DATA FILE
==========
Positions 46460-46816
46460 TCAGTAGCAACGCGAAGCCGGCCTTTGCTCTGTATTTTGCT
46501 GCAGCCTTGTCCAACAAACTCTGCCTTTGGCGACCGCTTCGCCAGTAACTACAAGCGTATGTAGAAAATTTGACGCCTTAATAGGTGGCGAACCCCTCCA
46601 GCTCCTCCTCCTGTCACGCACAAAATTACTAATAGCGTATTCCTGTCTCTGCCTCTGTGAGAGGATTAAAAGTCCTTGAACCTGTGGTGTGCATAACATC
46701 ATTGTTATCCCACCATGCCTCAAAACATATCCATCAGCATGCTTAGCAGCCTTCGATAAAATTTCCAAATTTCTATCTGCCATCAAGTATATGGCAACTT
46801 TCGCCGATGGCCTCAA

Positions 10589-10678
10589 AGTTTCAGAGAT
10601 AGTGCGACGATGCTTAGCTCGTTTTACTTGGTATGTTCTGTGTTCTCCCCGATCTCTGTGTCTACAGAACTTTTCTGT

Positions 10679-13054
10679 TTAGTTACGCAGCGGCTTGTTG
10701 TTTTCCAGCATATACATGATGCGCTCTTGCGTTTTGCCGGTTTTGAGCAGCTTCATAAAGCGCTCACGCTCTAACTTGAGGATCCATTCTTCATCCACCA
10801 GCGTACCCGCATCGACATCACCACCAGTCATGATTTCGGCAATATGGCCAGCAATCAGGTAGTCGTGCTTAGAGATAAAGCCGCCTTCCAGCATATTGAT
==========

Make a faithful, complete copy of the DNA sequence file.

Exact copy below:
Positions 46460-46816
46460 TCAGTAGCAACGCGAAGCCGGCCTTTGCTCTGTATTTTGCT
46501 GCAGCCTTGTCCAACAAACTCTGCCTTTGGCGACCGCTTCGCCAGTAACTACAAGCGTATGTAGAAAATTTGACGCCTTAATAGGTGGCGAACCCCTCCA
46601 GCTCCTCCTCCTGTCACGCACAAAATTACTAATAGCGTATTCCTGTCTCTGCCTCTGTGAGAGGATTAAAAGTCCTTGAACCTGTGGTGTGCATAACATC
46701 ATTGTTATCCCACCATGCCTCAAAACATATCCATCAGCATGCTTAGCAGCCTTCGATAAAATTTCCAAATTTCTATCTGCCATCAAGTATATGGCAACTT
46801 TCGCCGATGGCCTCAA

Positions 10589-10678
10589 AGTTTCAGAGAT
10601 AGTGCGACGATGCTTAGCTCGTTTTACTTGGTATGTTCTGTGTTCTCCCCGATCTCTGTGTCTACAGAACTTTTCTGT

Positions 10679-13054
10679 TTAGTTACGCAGCGGCTTGTTG
10701 TTTTCCAGCATATACATGATGCGCTCTTGCGTTTTGCCGGTTTTGAGCAGCTTCATAAAGCGCTCACGCTCTAACTTGAGGATCCATTCTTCATCCACCA
10801 GCGTACCCGCATCGACATCACCACCAGTCATGATTTCGGCAATATGGCCAGCAATCAGGTAGTCGTGCTTAGAGATAAAGCCGCCTTCCAGCATATTGAT